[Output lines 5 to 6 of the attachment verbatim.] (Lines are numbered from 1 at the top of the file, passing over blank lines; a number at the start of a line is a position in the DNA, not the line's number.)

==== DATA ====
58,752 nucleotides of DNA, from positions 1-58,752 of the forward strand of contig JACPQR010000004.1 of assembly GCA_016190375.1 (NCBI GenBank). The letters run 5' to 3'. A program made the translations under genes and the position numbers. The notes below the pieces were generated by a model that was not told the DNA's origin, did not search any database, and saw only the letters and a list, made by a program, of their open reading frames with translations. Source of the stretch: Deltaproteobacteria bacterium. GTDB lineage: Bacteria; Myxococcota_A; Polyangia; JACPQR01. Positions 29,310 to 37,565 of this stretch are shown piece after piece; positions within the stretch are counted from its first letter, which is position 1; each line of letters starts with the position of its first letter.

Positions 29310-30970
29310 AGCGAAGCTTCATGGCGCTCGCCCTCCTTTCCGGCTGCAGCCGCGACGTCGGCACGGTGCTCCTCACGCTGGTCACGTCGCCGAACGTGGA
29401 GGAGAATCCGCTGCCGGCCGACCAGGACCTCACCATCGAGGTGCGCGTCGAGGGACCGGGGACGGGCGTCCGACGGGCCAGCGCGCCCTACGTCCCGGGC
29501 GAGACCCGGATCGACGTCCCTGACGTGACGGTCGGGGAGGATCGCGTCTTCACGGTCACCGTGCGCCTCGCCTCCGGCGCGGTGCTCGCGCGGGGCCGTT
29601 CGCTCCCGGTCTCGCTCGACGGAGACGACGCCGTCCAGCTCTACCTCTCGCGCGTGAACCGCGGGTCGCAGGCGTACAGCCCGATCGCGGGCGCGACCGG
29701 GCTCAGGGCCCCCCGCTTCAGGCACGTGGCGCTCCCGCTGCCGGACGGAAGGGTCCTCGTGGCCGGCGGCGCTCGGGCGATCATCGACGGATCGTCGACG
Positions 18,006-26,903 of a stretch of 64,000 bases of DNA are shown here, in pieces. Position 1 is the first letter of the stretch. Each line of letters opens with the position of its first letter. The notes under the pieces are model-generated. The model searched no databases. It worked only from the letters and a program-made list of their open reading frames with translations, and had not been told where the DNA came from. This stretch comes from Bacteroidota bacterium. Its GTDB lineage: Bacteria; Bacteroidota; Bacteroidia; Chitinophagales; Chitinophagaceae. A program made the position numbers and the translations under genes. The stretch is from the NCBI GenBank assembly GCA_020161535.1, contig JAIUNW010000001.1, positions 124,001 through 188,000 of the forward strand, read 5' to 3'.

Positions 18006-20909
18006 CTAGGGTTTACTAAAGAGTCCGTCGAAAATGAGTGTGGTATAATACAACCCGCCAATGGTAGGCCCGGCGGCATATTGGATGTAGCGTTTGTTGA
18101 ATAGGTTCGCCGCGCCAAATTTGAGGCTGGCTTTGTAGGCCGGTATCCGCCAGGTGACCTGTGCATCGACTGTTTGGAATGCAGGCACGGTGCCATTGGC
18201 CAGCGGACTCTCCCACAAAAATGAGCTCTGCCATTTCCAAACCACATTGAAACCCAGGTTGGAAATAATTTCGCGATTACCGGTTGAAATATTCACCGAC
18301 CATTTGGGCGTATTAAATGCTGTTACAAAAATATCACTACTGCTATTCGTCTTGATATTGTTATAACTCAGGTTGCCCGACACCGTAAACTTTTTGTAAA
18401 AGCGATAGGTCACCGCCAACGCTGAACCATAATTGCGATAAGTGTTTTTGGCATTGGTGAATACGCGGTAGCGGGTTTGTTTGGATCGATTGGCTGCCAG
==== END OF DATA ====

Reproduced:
29501 GAGACCCGGATCGACGTCCCTGACGTGACGGTCGGGGAGGATCGCGTCTTCACGGTCACCGTGCGCCTCGCCTCCGGCGCGGTGCTCGCGCGGGGCCGTT
29601 CGCTCCCGGTCTCGCTCGACGGAGACGACGCCGTCCAGCTCTACCTCTCGCGCGTGAACCGCGGGTCGCAGGCGTACAGCCCGATCGCGGGCGCGACCGG